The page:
For an artist with only one full-length to his name and no substantial commercial success to date, Royce da 5'9" went through a lot of rap-star drama, enough to fill his second, Death Is Certain, to the brink with his thoughtful reflections. It's a very personal album, shadowed heavily by his much-publicized beef with the Shady Records camp. If you don't know the story, here it is in brief: once billed as the next big thing from Detroit, following Eminem's breakthrough, Royce went from someone to no one as his big label deal with Columbia fell through, followed by an ugly war with Eminem and company that culminated in July 2003 with a street fight that got both him and D12 member Proof arrested and booked with concealed weapons charges. Royce thankfully has moved on and put aside his beef, for the most part at least. There's not a pointed dis to be found here (sans a few subversive ones about someone whose "wife is sniffin'"), just a lot of well-produced tracks with a refreshingly optimistic outlook. In fact, Royce sounds a lot like Cormega circa The True Meaning (2002) -- a talented, once-hyped rapper looking to get his career back on track after a fruitless war that had unfortunately sidetracked him and left him empty-handed. Like The True Meaning, Death Is Certain is a solid, lucid album chock-full of personal insight and forward-looking. As such, it's cathartic -- Royce has a lot of frustration to vent, and he does so at length here, reestablishing his once-lauded credentials in the process: "Beef" and "Bomb 1st" are seemingly conclusive epilogues to his war with Shady ("I'm against all this name-calling sh*t"), "I Promise" and "T.O.D.A.Y" are humble musings of self-awareness ("Am I a young MC or a one-hit wonder?"), and "Throw Back" and "Hip Hop" are mission statements of integrity (the latter another on-point DJ Premier production). There's nothing lighthearted about this album -- it's dead serious from beginning to end, accentuated all the more by Carlos "6 July" Broady's chilly throwback beats, which grace roughly half the album. In the end, Death Is Certain is certainly an underground album for the heads, one that's intended to clear the smoke and set the stage for the big comeback.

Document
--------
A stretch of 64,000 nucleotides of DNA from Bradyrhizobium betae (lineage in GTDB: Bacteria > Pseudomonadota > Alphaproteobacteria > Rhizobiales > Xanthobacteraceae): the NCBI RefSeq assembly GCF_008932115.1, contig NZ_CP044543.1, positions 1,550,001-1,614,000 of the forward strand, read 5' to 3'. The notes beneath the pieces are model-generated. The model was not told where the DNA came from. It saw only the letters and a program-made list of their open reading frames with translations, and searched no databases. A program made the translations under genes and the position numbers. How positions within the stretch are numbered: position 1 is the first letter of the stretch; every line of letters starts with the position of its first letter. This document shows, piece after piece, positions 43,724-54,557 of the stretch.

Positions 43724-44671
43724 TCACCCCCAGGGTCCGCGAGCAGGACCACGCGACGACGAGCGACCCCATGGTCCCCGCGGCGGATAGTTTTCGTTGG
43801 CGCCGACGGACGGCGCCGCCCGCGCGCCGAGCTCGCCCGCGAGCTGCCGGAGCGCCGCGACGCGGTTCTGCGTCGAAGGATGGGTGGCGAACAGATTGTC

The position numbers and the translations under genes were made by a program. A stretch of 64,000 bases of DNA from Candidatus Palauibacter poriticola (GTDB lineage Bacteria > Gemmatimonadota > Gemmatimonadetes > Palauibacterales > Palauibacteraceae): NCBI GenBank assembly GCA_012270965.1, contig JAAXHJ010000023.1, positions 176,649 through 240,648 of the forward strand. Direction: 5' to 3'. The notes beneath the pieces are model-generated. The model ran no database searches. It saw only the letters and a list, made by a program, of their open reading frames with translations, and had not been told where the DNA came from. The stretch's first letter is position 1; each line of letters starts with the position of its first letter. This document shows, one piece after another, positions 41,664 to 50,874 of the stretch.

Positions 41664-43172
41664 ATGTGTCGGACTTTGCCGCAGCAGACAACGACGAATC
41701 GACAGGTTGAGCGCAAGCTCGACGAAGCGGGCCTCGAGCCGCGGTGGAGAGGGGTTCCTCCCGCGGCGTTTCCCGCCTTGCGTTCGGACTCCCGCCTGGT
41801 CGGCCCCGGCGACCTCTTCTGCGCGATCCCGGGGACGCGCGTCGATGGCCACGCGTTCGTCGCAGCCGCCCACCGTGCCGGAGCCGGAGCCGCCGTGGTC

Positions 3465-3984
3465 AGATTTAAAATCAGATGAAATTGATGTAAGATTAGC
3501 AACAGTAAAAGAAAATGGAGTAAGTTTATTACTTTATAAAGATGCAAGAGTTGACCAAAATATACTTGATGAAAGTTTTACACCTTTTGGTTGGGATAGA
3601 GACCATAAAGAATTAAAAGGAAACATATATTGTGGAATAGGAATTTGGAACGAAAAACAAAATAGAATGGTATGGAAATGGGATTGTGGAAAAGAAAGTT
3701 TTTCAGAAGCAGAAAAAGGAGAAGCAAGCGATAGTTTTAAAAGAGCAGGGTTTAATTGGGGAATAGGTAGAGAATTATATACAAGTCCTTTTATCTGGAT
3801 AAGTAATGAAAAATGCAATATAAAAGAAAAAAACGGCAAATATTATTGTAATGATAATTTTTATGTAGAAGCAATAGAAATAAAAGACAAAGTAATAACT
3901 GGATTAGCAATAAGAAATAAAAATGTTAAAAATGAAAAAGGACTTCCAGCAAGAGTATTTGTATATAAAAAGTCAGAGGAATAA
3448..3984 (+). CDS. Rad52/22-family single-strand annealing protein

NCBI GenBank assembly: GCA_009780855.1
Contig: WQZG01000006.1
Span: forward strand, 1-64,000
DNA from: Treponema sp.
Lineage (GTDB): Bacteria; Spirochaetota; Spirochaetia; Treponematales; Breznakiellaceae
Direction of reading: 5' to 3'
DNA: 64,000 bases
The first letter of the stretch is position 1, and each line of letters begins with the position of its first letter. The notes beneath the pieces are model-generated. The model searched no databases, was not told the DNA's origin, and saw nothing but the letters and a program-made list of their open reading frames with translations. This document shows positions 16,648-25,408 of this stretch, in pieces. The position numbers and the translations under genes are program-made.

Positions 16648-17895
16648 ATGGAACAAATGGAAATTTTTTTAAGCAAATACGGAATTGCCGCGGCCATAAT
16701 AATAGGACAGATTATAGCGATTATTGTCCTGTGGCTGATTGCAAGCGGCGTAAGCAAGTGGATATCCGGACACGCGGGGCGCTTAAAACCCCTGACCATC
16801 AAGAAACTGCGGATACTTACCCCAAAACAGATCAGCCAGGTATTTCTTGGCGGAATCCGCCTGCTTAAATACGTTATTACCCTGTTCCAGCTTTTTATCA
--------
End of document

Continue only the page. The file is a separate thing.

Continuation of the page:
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AllMusic Review by Jason Birchmeier
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